There is another reason to welcome the Environmental Protection Agency’s new air toxics rules imposing limits on the pollutants for coal-fired power plants. Air toxic chemicals rose 16 percent in 2010, according to a report released yesterday by the Environmental Protection Agency, with metal mining was largely responsible for the increase. Both dioxins, which can cause cancer, and landfill disposal saw a considerable uptick — 10 percent and 18 percent respectively:
Some environmentalists said the new data show why the EPA should swiftly move to release a long-anticipated environmental assessment of dioxin, the first installment of which the agency plans to issue this month. EPA officials say they will issue a report addressing dioxin’s non-cancerous effects first and then later release a cancer-related report.
Some industry groups, including the American Chemistry Council, have urged the EPA to hold off issuing the report in what the trade association’s president and chief executive, Cal Dooley, has called “a piecemeal fashion.” Chemical manufacturers accounted for nearly 64 percent of total disposal of dioxins in 2010, though they reported a 7 percent decrease from 2009 to 2010.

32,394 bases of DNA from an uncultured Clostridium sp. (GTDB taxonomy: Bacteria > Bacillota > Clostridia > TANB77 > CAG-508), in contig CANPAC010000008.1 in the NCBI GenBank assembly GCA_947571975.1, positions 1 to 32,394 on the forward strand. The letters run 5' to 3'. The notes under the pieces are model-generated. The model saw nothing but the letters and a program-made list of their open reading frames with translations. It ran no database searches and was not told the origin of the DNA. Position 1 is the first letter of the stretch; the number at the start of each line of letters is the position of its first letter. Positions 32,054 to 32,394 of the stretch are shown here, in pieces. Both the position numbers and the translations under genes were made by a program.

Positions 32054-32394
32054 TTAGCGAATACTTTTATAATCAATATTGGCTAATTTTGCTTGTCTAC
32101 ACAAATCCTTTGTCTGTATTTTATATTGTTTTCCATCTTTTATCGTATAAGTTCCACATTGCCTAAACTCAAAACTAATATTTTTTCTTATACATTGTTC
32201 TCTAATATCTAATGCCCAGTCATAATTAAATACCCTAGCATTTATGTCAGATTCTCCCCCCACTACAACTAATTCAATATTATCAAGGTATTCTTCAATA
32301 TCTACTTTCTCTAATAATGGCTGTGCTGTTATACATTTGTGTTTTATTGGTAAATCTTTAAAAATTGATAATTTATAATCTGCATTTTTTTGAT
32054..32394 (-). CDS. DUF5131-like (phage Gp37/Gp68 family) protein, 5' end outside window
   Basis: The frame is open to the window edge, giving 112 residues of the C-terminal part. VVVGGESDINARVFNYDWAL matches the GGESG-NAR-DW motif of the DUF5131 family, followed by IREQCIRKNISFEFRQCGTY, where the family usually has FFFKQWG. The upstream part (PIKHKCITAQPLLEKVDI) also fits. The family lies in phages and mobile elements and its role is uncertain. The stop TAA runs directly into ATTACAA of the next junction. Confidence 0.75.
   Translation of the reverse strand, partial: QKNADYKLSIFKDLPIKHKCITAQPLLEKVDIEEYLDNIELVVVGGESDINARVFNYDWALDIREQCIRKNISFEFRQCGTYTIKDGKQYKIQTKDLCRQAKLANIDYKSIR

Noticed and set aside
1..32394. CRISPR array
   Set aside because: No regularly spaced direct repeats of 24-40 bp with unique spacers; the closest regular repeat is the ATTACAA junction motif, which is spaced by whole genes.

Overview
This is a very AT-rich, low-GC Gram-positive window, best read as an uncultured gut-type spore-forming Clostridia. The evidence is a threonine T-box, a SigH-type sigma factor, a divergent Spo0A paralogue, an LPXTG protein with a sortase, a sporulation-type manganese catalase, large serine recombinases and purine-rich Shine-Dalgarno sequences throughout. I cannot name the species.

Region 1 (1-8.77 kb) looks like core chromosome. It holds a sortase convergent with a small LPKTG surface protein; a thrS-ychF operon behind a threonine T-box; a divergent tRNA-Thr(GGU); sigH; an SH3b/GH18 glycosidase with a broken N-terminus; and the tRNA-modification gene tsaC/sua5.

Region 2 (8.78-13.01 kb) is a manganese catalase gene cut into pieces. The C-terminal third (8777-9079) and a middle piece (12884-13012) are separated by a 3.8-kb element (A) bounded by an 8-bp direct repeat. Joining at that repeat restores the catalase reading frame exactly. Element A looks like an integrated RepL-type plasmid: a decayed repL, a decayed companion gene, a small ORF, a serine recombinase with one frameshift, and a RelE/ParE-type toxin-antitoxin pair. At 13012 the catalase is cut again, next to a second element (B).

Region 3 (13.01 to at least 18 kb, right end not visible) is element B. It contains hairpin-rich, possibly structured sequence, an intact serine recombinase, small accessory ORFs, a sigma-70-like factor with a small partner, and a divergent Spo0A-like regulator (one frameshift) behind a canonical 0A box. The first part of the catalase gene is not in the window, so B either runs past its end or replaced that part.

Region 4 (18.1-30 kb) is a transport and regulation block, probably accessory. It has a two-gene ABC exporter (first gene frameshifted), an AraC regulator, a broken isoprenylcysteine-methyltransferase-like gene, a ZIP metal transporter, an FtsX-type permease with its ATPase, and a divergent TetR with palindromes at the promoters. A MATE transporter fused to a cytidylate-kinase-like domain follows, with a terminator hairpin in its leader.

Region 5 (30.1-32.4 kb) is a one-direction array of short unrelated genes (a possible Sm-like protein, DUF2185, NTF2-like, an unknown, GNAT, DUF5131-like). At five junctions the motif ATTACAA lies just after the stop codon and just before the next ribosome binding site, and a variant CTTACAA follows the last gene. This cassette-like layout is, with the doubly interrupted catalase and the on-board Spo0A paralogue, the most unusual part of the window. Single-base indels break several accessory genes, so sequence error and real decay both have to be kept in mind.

There has been much industry opposition to EPA initiatives reducing pollution and toxics, including the cross-state air pollution standard. The EPA rule meant to go into effect on Jan. 1, 2012, was stayed by a court order, delaying their implementation. Groups including the National Mining Association and International Brotherhood of Electrical Workers fought implementation, calling the rule overreach.
However, the New York Times reports how one coal-fired power plant has been able to install cleaner technology to meet state and EPA standards. Constellation Energy’s Vice President for Environmental Compliance Paul Allen explained they had ample time to update technology to meet new rules: ““When we started making plans for this project, we did it with the expectation that there would be a federal regime, and we still have that expectation.”
When coal and utilities last fought cleaning power plants, citing concerns about reliability, Allen similarly determined “It’s entirely possible to comply with these rules and remain a profitable company.”